I've had my Sears Catalog and
1981 Atari Catalog
scans wind up on a number of popular sites like Digg, Reddit, Kotaku, and
Fark. It was unexpected but by no means unwelcome. I
learned two things from these experiences:
1) There are a couple thousand folks
interested in looking at old video game marketing scans
2) ~1% of those
viewing said scans are overly-sensitive whiners
To expand on 2), it turns
out I deeply offended a few with the following comments:
Pele is the most famous soccer player of all time and I still have no idea who he is.
I'll take any of these games over Grand Theft Auto II: San Vice Andreas City or whatever it's called.
Night Driver was fun, albeit with a soundtrack that makes Aphex Twin sound pleasant.
[Referring to the Sega Master System] Face it, if you admitted to owning any of this stuff you'd be crammed into a gym locker.
I don't see how these could have been interpreted as anything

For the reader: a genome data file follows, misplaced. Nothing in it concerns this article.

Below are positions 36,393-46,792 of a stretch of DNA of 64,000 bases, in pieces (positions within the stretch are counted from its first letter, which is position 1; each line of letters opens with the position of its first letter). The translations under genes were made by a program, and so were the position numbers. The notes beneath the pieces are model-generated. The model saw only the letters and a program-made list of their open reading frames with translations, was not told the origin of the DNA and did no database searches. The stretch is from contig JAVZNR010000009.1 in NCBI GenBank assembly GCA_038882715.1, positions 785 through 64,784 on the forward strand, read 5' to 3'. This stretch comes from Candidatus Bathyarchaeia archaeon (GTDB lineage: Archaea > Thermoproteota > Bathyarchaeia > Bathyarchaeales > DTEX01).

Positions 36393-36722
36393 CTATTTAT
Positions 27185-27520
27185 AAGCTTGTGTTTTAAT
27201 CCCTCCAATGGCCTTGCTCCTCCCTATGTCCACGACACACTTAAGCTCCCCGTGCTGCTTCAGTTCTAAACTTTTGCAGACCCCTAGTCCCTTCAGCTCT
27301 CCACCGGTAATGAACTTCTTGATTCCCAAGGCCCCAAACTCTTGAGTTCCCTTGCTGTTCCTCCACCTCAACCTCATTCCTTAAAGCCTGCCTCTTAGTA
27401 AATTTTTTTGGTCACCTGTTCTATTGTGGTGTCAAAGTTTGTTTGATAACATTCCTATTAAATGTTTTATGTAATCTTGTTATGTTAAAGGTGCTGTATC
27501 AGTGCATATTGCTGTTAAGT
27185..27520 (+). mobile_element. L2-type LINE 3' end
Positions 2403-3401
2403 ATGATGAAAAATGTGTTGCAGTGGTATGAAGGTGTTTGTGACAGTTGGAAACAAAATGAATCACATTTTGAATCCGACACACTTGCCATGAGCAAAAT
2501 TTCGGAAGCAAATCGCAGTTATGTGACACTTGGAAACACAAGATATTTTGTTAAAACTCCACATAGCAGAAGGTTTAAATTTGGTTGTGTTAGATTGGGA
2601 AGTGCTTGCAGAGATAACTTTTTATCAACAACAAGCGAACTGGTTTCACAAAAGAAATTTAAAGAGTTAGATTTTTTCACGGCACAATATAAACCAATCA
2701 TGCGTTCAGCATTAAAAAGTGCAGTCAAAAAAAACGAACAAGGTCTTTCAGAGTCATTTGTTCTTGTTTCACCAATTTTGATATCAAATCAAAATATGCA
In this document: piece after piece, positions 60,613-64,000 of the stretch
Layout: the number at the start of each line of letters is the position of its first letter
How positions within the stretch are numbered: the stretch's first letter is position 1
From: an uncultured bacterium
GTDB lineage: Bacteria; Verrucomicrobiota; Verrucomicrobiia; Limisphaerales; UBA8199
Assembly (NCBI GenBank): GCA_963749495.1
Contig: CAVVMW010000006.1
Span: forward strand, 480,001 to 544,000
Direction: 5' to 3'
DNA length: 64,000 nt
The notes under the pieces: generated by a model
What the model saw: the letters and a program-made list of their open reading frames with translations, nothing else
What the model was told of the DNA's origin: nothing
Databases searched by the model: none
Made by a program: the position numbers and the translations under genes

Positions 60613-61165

other than a joke. Besides, I figured no one actually liked any of
So here I am posting another set of scans and have to make
a decision, do I:
a) Go out of my way to not say anything that could even
remotely upset anyone ever
b) Go out of my way to work in comments that I'm positive will
c) Continue my policy of not caring, dating back to when I started this site
I gotta admit, it's a tough
Oh, so yeah, the scans.. this is not intended to be a
comprehensive collection of Nintendo ads. There are a few places around with
more and better scans than these. These are just whatever I happened to
stumble across in magazines I didn't mind cutting up. I'm sure I'll add to
this page someday or whatever. As the name implies, these are from magazines
published in 1988-1989. Yeah, some of these games came out before or after
then so hold back on the correction emails.
This was a great time to own an
NES, new games were pouring out like crazy. Of course this meant plenty of
duds too, "shovelware" I hear it called today. These ads tend to be these
b-to-d-list games, I suppose good ones didn't need to advertise. Don't let
these ads paint a false picture, this was the peak of the 8-bit era.
The images you see are thumbnails, click for the full-size versions which
are ~1100x1500. I know you're going to post these on a message board or
something. Please do me a favor and link to this page, not the actual images
Here are ads for individual games.. heavy on artwork, light on screenshots:
The movie Rambo was, um, a work of, um, cinematic genius. The storyline
was, um, not at all preposterous and the acting was, um, Oscar-worthy.